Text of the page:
by Randall Van Nostrand
I like pencils because life changes. I write an appointment in my datebook- old school I know, shoot me- 3:00 coffee. If I write it in pencil and change my mind or something happens, I can erase it and the space is reclaimed.
Certain relatives say I avoid commitment. I say a loose approach is best, especially when discussing overdue visits home. I prefer, “let’s pencil that in,” to my mother’s more rigid, “I’m writing this in ink.”
Ink is indelible. If you want to delete ink it’s a cross out. Ink leaves recriminations, “You said you would and now you won’t.” Ink leaves evidence of change and non-commitment.
Life’s easier with a pencil. An appointment is erased and voila, space is reopened and full of possibilities. Anything could go there. Or nothing. Nothing might mean a free afternoon, wide as the sky, with room to do whatever you please. I had an hour yesterday and made an avatar for a story I’m working on. The program didn’t give enough choices for how my character looks- not complaining, it’s free- but it was a good exercise. I now know he has a long nose, and sideburns, and wears military dog tags that aren’t his or anyone he knows. He’s that un-cool. The tricky part was saving it. Unlike an indelible pen, computer programs if not handled correctly, will disappear your work faster than a gnat jumping off a hairbrush. Press the wrong key and everything is disappeared, vanished, kaput, gone, no more. Not so with a pencil. A pencil won’t erase without you.
Sure there are erasable pens. I say, don’t bother. They don’t work. They’re pens trying to be pencils and making a damn poor job of it. The same goes for White-out, a good friend to typists for over fifty years. Hardly anyone uses it now. I used to go through bottles of the stuff. White-out is like a drip of bird poop. It hides a mistake but no one’s fooled. Everyone knows there’s a mistake and the only thing you prove is you know it too.
Consider the perfection of pencils, a piece of lead surrounded by wood, topped with a metal cuff and a pink eraser. It’s genius. Everything a writer needs except the sharpener. And sharpeners don’t have to be fancy. You can sharpen your pencil as finely with a Fred Flintstone pencil sharpener as with an electric one, or the more modest mechanical kind. You know, the kind you crank as if you’re making ice cream? If there’s no pencil sharpener, a knife will do nicely and possibly make you look cool.
Pencils aren’t wasteful like pens. The pen I like is a Jetstream 101. It writes smoothly without bleeding ink. Even so, when the ink is gone there’s an empty pen to throw away. A pencil is good until it’s barely a nub. Carry it in your pocket and you can mark your birder’s checklist that yes, you saw a yellow warbler. When your friend points to the happy check mark and says, in his condescending way, it was a goldfinch your cheeks may heat but you can erase it. Nobody else needs to know. The mistake is intimate. He isn’t going to remember and you’ll have learned something. Never again will you mistake a warbler for a finch and you’ll always bring a pencil.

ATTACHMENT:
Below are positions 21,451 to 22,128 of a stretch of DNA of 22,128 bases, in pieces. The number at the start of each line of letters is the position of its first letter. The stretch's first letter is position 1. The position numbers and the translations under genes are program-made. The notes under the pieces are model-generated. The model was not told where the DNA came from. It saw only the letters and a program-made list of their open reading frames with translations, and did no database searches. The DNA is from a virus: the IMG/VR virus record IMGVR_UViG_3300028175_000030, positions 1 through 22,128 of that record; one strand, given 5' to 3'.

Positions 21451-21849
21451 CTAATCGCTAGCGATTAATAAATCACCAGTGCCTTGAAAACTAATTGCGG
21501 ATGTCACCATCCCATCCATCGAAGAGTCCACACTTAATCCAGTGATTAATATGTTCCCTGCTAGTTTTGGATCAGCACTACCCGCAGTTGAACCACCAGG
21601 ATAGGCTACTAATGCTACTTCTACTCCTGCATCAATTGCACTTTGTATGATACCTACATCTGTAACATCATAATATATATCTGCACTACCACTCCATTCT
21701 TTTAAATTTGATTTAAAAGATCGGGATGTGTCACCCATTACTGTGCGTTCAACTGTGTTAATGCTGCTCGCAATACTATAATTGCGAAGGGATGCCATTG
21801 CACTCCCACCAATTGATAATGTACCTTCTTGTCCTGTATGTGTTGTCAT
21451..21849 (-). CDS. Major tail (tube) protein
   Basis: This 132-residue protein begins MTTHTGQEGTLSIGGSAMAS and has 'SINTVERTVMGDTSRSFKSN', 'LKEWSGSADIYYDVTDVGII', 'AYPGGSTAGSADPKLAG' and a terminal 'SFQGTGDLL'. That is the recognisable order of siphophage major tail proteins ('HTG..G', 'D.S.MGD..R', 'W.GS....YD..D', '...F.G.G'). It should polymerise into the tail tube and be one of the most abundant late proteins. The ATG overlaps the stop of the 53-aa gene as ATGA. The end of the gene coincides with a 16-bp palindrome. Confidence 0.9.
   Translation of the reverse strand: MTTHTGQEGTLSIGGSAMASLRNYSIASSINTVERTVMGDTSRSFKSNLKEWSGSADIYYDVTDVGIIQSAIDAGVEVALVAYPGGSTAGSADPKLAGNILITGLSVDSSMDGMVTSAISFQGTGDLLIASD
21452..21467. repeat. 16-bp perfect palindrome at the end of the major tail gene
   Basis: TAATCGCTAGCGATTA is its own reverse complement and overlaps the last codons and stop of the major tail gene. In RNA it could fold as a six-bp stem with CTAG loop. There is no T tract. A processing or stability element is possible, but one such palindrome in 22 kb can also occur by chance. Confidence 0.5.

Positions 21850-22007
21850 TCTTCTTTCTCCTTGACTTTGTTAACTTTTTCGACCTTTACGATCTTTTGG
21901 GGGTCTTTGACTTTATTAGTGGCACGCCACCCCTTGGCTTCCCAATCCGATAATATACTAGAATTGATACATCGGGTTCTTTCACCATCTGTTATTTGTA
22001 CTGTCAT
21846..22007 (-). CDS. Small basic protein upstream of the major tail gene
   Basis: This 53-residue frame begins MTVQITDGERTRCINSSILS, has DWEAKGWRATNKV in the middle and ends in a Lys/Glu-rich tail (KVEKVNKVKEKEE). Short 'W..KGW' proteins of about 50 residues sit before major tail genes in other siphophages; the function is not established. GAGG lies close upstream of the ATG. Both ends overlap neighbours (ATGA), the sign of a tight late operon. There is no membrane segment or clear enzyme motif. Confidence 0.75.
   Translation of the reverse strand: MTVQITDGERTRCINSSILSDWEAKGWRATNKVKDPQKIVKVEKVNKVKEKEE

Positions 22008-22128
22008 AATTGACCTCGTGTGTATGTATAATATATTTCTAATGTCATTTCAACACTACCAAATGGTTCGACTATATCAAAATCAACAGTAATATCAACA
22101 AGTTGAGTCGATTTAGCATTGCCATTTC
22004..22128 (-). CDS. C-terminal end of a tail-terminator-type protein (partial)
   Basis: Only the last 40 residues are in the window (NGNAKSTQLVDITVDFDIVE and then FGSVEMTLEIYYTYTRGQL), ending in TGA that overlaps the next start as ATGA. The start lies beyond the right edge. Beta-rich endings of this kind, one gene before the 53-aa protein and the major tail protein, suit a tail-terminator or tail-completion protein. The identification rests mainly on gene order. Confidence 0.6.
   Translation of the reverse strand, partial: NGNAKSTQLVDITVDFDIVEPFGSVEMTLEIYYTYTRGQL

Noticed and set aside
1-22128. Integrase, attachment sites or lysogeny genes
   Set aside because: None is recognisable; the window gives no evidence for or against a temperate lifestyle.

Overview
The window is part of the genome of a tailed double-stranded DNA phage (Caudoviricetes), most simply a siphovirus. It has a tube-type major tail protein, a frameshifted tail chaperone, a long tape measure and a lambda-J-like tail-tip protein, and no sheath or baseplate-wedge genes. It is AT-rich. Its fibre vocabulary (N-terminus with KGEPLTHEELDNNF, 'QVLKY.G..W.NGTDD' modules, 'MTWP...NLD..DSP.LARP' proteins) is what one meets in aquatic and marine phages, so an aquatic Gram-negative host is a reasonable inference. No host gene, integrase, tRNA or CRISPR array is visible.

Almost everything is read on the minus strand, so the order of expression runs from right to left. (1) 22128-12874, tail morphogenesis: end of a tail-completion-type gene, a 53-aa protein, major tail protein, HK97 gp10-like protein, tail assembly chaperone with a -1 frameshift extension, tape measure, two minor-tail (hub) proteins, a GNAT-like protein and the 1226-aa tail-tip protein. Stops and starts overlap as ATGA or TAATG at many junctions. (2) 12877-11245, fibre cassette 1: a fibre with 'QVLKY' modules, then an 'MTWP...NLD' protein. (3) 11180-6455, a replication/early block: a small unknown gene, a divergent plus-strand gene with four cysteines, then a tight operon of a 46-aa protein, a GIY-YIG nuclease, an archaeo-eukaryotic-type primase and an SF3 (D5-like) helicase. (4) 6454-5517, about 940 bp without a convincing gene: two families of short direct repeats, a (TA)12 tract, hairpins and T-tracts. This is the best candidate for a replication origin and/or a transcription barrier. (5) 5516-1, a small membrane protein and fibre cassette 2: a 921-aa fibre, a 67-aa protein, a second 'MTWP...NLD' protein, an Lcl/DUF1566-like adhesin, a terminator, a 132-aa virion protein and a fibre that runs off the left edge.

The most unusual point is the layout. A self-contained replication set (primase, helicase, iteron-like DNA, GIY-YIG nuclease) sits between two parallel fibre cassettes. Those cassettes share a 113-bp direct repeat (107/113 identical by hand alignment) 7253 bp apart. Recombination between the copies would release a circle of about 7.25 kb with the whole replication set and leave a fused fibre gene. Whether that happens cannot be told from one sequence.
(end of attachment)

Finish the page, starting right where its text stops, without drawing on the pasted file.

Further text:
Which leads me to erasers. The best is a pink eraser, firm but not so firm it crumbles the first time you rub out the name of ‘he who will no longer be mentioned,’ from your datebook. You know the guy you thought you’d make a passel of babies with and buy a little starter home in Queens? You don’t want an eraser to give out as you’re disappearing the lunches, dinners, and weekends at the Cape. A pen would leave painful reminders while a good pink eraser will make it all go away. And for God’s sake, don’t use one of those hard, white erasers. You and I both know it will tear the paper and leave holes from one week to the next. Buy a standalone eraser. You know the kind I’m talking about, they’re trapezoidal (a word I rarely get to write so am having a word-tingle). Keep it in the drawer with your calendar and Fred Flintstone pencil sharpener. These are critical supplies to have on hand for when that good looking man at the laundromat asks you out for coffee. You know how it is, you’re bored out of your mind, stuck in a plastic turquoise chair, watching a machine wash the bedding the dog puked on because Lord knows if you don’t watch it someone will steal it. And a man sits in the chair next to you looking all George Clooneyish (it’s not George, but close enough) and you’re pretty sure he’s not gay because he keeps looking at you and starting small talk about how many quarters the dryers take, and before you know it you’re comparing notes about the Freida Kahlo exhibit, and where to get the best chocolate ice cream. Before leaving, he invites you for coffee on Wednesday and you say yes. Then you hurry home with your still damp bedding and run up the five flights of stairs to get to your datebook- yes, I know it’s old school, shoot me- and you pick up a pen. But you stop. Breathe, you say, be smart. You put the pen down - a Jetstream 101- and pick up a pencil. You write- 3:00 coffee with Charles (George Clooney look-alike) at Peets.
And that’s what we call wisdom my friend, hard earned and true. Wisdom. Because you’ve been around the block and you know things change.
Which is why I like pencils.